Content Strategy

Getting Started with Content Strategy

Content Wrangling Workflow, like a periodic table of content strategy activities.
Content Wrangling Workflow, like a periodic table of content strategy activities.

Last week, Megan & I were at DevLearn in Las Vegas. We intend to post a bit more about it because, for anyone following the Experience API (and us) it was a pretty incredible showcase of what’s happening with adoption that goes far beyond vendors checking the box and putting an LRS in their LMS.

We were happy to host the xAPI in Practice track as well as the xAPI Hyperdrive competition (more on those in other posts). We presented a session on content strategy called Content Wrangling: Applying Content Strategy & Information Architecture. The last few months have been incredibly busy for us (YAYCAKE, to borrow from Trish Uhl) and while there’s been pretty much no activity on our site or blog, we’ve been busy working with vendors and organizations on a variety of projects about which we’re only starting to be able to show and tell. 🙂

Since Megan presented on content strategy in January, we’ve learned a whole lot with more opportunities to put our ideas into practice. A few organizations we’re working with who are getting started with strategically using the Experience API are trying to move from pushing assigned courses to enabling employees to pull content at the moment of need. When your organization is sitting on years and years of eLearning content, there’s a lot to sift through and make sense of.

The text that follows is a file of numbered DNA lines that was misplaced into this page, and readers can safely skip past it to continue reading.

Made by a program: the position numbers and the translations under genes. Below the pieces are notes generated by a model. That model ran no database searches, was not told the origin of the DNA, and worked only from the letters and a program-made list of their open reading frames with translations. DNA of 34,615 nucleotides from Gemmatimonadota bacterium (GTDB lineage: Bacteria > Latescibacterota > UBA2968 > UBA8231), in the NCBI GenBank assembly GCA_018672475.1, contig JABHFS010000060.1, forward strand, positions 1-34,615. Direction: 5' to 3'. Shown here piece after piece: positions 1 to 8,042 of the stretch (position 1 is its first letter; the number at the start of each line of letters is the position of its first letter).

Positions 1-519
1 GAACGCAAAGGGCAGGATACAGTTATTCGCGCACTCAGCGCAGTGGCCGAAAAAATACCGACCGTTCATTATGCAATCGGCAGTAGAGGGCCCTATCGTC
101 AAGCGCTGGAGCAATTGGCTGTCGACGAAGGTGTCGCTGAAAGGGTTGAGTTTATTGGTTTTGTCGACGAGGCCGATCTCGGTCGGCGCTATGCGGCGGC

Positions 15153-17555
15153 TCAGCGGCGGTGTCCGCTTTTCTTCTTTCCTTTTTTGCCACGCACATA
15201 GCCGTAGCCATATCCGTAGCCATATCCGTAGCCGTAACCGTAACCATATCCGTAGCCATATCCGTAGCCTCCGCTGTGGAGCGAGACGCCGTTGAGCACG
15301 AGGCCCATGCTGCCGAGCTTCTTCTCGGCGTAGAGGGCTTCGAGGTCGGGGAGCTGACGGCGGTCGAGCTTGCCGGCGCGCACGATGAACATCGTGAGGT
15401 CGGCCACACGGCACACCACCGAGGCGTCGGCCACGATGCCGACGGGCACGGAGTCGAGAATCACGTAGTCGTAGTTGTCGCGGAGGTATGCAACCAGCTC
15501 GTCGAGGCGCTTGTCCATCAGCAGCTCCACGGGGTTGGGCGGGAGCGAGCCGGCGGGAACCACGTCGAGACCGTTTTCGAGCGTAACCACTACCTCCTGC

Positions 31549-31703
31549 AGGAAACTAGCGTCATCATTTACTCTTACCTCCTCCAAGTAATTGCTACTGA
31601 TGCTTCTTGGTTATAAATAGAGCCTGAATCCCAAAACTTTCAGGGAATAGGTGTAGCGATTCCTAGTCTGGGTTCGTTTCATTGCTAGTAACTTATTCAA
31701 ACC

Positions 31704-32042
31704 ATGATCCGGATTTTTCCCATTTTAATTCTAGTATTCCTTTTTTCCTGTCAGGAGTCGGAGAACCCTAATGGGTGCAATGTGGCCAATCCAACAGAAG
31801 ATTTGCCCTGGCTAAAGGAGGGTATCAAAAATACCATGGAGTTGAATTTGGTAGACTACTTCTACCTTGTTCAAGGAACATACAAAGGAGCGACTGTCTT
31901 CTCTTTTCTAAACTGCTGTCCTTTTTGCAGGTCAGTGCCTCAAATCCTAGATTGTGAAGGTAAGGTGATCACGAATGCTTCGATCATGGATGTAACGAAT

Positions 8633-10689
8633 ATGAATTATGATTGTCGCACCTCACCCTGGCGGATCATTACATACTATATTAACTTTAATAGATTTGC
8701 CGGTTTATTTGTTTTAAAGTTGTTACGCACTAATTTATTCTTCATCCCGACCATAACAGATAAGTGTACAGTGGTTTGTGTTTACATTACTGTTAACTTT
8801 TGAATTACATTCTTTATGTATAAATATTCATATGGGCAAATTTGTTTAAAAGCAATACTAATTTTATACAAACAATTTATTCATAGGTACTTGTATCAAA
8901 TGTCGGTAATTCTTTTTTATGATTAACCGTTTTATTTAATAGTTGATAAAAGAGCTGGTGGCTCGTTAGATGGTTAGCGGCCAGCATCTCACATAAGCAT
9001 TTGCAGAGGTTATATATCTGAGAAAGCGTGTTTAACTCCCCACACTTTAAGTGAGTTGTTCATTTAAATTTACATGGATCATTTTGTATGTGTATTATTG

In July, I presented to the NextGen LMS conference on Continuous Improvement — specifically about the idea of workflows vs. processes. Content Strategy, in our opinion, is a set of workflows — one for baselining and initiating your content strategy from wherever you are now; the other to continuously improve both content and delivery.

Getting through the first workflow, no bones about it, is a tough slog. A content audit isn’t fun but it’s absolutely necessary — but that might be the toughest and slowest part of the workflow. There are other activities that are both meaningful and, if both head and heart are in it, kinda fun (in a librarian sense of fun). Once it’s baselined, if you’re following our lead here, you’re doing continuous improvement the way we practice it with MakingBetter: “LEAN Learning.

We’re still testing a hypothesis Megan and I had in the creation of the Experience API. We’re finding that the key to understanding xAPI is in figuring out what one needs as a designer to design better, asking that question, and then testing for it in what people do inside the learning (with xAPI) and what they do in work (business result). That applies to content as much as anything else about the learning experience that can be designed. Questions like “How can we make navigation better?” “How can we make searching faster?” “How can we make this content just the right size?” are things we can test for.

Once you start testing the links between what one does with the content and what business results you look to correlate with that experience, you’re practicing hypothesis-based design. This helps us as designers, as leaders and (frankly) as vendors produce better content and better delivery mechanisms for it.

Please enjoy the slides and, if you would, let us know how we can make them better? 🙂


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